The City of Pensacola, Florida, has suffered a cyberattack that is impacting phones, email and various e-commerce services, according to Mayor Grover Robinson. After discovering the attack on December 7, the city disconnected its network from the Internet to minimize the damage.
Multiple sources indicate it was a ransomware attack. However, Mayor Robinson declined to say if the attack involved ransomware, and whether the city was contemplating payment a ransom to hackers. Mayor Robinson's comments about the Pensacola cyberattack are in this facebook video.
Pensacola services that are down include:
- City emails and phones
- 311 customer service
- Online payments including Pensacola Energy and City of Pensacola Sanitation Services
However, the attack did not impact 911 and emergency services, and those services continue to operate. Also, Robinson said officials did not know if the attack was connected in any way to the deadly shooting at NAS Pensacola on December 6, The Pensacola News Journal notes.
Pensacola is the westernmost city in the Florida Panhandle, approximately 13 miles from the border with Alabama. As of 2010, the city's population was 51,923, Wikipedia reports.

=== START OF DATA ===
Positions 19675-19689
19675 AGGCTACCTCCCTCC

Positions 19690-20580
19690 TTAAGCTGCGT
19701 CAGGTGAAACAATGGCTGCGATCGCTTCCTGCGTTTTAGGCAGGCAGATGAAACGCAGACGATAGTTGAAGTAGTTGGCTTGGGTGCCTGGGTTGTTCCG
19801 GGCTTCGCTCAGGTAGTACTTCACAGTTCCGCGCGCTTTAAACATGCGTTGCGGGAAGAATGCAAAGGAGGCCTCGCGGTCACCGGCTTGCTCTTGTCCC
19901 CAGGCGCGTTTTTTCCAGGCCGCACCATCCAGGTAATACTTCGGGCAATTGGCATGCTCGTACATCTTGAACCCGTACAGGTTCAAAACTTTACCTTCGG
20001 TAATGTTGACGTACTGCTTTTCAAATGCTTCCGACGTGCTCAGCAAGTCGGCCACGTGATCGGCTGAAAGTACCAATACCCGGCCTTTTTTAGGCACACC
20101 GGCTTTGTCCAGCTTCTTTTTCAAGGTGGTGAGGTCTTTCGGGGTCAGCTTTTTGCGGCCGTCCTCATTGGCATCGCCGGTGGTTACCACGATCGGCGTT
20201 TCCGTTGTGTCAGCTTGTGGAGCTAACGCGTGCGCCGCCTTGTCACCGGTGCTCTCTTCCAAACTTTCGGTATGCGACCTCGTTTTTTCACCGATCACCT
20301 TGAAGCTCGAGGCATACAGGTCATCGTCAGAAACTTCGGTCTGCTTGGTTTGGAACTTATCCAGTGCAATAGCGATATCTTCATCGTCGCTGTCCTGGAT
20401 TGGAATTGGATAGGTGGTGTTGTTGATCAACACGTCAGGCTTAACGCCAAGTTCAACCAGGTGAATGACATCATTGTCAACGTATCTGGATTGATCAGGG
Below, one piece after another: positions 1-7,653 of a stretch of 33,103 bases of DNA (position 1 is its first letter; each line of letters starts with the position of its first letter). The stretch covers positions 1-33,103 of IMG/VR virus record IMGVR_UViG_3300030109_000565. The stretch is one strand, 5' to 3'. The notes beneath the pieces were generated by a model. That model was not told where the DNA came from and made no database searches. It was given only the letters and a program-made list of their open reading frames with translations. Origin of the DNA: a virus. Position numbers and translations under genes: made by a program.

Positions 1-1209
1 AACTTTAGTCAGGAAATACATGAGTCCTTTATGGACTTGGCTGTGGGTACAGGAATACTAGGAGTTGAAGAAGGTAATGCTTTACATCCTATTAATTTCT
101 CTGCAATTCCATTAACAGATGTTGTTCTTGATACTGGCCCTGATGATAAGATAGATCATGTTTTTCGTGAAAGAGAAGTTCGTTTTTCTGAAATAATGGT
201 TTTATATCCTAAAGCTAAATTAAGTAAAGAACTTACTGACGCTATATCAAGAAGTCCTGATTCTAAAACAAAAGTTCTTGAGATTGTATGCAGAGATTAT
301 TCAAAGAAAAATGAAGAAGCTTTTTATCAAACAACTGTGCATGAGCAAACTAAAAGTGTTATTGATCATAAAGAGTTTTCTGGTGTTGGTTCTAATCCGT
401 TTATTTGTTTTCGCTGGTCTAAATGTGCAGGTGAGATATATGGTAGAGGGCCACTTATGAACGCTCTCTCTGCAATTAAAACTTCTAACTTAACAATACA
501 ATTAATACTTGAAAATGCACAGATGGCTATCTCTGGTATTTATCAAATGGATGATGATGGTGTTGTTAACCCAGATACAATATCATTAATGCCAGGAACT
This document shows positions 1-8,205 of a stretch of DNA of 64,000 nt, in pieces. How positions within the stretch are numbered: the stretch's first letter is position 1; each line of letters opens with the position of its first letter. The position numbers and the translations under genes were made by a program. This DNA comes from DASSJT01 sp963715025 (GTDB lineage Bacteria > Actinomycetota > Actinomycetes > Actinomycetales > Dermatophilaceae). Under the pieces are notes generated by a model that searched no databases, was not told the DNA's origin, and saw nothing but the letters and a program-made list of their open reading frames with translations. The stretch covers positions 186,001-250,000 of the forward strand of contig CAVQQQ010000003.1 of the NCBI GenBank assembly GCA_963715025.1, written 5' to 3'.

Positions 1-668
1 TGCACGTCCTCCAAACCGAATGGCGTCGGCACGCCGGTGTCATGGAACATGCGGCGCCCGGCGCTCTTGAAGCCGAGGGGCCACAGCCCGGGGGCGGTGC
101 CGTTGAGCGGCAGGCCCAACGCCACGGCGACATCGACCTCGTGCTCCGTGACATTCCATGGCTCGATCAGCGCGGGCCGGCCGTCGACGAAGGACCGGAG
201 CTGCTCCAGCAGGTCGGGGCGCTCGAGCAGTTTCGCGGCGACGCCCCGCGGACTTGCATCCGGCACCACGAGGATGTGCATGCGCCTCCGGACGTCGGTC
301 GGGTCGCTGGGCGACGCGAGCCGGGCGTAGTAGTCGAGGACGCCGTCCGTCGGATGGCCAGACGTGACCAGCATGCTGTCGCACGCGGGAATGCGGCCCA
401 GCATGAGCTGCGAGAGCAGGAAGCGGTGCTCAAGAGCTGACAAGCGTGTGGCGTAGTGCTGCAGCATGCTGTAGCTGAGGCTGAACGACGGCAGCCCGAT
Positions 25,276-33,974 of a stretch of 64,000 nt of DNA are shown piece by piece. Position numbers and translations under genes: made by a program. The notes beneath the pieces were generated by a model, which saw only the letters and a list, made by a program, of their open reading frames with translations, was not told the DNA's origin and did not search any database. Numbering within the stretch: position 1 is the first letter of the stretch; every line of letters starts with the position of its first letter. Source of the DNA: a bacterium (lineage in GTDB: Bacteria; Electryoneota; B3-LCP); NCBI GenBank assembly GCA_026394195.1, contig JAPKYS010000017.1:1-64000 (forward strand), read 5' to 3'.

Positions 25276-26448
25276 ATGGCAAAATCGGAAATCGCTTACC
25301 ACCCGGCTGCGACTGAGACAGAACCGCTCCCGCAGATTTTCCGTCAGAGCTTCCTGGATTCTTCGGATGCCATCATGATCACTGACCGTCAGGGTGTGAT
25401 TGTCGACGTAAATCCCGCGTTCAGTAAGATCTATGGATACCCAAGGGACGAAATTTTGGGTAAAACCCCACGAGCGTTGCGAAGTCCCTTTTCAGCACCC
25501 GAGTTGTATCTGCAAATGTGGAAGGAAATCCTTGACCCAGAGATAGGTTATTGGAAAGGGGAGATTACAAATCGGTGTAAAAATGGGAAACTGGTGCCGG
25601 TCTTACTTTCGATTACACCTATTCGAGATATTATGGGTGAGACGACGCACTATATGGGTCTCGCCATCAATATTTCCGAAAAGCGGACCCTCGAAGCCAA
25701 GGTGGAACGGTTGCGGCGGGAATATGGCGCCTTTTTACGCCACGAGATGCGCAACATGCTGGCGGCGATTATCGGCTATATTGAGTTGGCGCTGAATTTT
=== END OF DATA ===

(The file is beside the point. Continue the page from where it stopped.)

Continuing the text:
Hackers Attack Multiple Florida Cities
Multiple Florida cities and municipalities have suffered ransomware attacks this year. Examples include:
- Officials in Lake City, Florida, voted to pay hackers $460,000 to recover data from a ransomware attack.
- Riviera Beach, Florida, paid hackers $600,000 to recover data after a ransomware attack.
In many cases, cities lack the proper tools, processes and training to mitigate such attacks. The basics include proper:
- backup software/services and associated testing services;
- endpoint, network and cloud security;
- cybersecurity awareness training;
- patch management; and
- best practices such as two-factor authentication (2FA).
Moreover, many municipalities lack relationships with MSSPs (managed security services providers), risk mitigation and business continuity experts.
Mayors Unite Against Ransomware Payments
Amid the ongoing attacks, the U.S. Conference of Mayors in July 2019 unanimously resolved to no longer accede to any ransom demands from hackers, following a series of cyber shakedowns that have extorted millions from city governments.